Campaign to end ‘lifetime’ NHS Consultant Bonuses gains support

Scottish Lib Dem leader Tavish Scott calls for an end to NHS consultant bonuses and BBC investigation uncovers a loophole for poor performance and backing for abolishing the bonuses.

During the 2010 General Election, I campaigned to scrap unfair, ‘lifetime’ bonuses within NHS Tayside.  I welcome the widening of the campaign to end the bonus culture within the NHS.

The Merit and Distinction awards are only available to the highest paid NHS staff, consultants, as part of their standard contract.  Shockingly, these are not one-off bonuses, but are added to consultants’ salaries, year after year, until they retire.  The NHS even increases their pension contributions accordingly.

It is expected that between 1/3 and 1/2 consultants will receive one of these bonuses during their career, worth up to £70,000 per year on top of their normal salary.  No such bonuses are available to other vital NHS staff such and nurses, junior doctors, cleaners or porters.  This is completely unfair and unjustified.

I am therefore delighted that the campaign is gaining wider support and the pressure continues to be applied.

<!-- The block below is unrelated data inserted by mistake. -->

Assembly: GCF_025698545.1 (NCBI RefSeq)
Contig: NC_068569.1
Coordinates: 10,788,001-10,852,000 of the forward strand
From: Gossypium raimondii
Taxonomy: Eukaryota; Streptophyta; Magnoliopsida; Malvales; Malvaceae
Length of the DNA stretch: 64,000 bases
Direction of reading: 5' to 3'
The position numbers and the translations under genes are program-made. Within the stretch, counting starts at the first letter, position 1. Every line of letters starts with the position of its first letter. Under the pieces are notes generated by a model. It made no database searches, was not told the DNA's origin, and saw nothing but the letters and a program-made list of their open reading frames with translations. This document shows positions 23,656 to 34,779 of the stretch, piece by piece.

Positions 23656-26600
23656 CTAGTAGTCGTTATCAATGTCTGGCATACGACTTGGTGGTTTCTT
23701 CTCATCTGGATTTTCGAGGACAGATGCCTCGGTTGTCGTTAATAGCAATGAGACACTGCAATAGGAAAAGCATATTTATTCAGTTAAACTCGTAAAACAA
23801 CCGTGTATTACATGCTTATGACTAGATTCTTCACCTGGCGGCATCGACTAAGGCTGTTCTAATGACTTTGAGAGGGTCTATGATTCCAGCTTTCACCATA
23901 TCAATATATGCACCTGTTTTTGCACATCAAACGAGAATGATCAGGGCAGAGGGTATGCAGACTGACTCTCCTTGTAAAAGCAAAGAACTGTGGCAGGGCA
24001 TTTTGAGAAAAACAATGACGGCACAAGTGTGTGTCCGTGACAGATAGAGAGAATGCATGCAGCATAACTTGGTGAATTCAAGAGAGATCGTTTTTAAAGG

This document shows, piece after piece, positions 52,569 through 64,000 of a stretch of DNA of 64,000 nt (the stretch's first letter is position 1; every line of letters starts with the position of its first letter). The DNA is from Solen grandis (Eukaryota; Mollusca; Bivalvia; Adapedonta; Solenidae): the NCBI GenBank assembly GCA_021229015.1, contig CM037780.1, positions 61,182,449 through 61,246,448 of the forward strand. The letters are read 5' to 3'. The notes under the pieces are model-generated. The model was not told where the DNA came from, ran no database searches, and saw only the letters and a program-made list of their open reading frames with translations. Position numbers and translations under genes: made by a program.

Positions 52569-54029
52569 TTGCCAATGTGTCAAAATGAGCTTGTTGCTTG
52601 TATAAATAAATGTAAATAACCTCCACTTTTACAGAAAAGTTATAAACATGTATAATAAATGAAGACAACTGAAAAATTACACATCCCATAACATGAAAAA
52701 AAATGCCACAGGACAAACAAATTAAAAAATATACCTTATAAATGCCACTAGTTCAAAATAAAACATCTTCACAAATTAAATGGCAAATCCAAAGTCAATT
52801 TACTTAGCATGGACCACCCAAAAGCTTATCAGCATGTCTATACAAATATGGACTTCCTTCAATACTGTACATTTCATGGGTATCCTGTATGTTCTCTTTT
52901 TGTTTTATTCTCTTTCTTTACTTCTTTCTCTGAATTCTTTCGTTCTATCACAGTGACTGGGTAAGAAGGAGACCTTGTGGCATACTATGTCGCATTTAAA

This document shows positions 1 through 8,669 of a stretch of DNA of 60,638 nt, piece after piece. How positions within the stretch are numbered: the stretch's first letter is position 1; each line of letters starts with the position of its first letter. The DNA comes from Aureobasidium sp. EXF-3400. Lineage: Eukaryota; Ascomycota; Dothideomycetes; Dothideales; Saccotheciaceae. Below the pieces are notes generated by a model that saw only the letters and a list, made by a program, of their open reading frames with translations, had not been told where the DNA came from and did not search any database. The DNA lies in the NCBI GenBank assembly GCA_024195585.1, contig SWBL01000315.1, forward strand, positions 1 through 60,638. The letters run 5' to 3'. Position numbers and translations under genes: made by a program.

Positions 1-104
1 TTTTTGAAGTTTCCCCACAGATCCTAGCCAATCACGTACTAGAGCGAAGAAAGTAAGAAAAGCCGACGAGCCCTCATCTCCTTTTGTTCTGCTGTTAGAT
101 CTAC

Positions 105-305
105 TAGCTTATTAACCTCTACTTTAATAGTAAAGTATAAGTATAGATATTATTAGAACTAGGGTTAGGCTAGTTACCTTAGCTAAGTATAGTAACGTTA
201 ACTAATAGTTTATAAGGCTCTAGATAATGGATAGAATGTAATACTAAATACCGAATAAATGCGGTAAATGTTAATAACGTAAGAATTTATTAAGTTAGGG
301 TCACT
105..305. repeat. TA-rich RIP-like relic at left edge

Tavish Scott MSP, leader of the Scottish Liberal Democrats, recently called for an end to consultant bonuses, saying:

“The [Scottish] Health Secretary is responsible for awarding £30 million of bonuses to the most highly paid personnel in the NHS – consultants.

“The payment of these bonuses is a totally devolved issue. There should be no payouts next year. People will find it an odd priority for the SNP to pay out £30 million in bonuses to those who are already the highest paid, while nurses are losing their jobs.”

Meanwhile, the issue is also creating waves in England, with a BBC investigation finding that a loophole means the bonuses continue to be paid, even when the consultants perform poorly:

Professor Alan Maynard, an expert in health policy at York University, was chairman of a local NHS trust for 12 years during which time he sat on the committee that handed out the awards. He said:

“They never get stopped, once they have them they have them for their lifetime. The system needs completely changing.

“The applicants provide very little information, but you can’t spend the money on anything else as it is earmarked for these awards. I would have preferred to spend it on providing more care.”

He said the evidence for performance-related pay was questionable anyway, but if there was to be an incentives scheme it should be much tougher.

Professor John Appleby, chief economist at the King’s Fund, agreed, saying:

“I think they are out of step with how the NHS should be paying staff. They should be abolished.”